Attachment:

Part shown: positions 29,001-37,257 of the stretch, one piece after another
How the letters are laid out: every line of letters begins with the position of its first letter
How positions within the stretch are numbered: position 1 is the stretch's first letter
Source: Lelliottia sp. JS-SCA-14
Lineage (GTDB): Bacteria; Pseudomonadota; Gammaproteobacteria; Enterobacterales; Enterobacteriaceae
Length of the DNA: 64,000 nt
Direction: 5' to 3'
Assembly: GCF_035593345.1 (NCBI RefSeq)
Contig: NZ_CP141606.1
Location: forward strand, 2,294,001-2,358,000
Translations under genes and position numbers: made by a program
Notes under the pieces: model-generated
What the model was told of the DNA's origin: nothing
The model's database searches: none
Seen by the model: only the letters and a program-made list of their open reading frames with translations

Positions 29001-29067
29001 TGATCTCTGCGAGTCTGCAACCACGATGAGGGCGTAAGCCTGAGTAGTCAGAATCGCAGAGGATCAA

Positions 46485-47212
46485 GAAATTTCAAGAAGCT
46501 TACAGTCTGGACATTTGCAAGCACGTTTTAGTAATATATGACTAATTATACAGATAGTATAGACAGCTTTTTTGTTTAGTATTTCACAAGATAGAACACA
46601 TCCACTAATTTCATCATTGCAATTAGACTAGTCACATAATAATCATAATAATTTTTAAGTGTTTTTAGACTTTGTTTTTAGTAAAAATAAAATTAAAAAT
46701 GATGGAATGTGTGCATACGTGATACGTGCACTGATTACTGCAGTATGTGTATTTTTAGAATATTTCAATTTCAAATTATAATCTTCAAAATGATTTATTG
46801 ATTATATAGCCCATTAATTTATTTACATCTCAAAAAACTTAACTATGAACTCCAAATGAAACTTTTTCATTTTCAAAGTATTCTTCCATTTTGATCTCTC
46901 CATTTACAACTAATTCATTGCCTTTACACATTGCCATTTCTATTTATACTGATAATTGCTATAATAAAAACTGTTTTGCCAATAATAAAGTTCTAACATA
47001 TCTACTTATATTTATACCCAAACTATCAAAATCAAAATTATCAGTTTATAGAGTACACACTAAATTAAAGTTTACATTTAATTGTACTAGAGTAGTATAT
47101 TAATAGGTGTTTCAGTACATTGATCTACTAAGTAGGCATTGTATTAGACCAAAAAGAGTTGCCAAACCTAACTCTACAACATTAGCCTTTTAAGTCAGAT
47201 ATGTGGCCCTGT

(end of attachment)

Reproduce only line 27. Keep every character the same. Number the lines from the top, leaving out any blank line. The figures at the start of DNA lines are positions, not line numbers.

47201 ATGTGGCCCTGT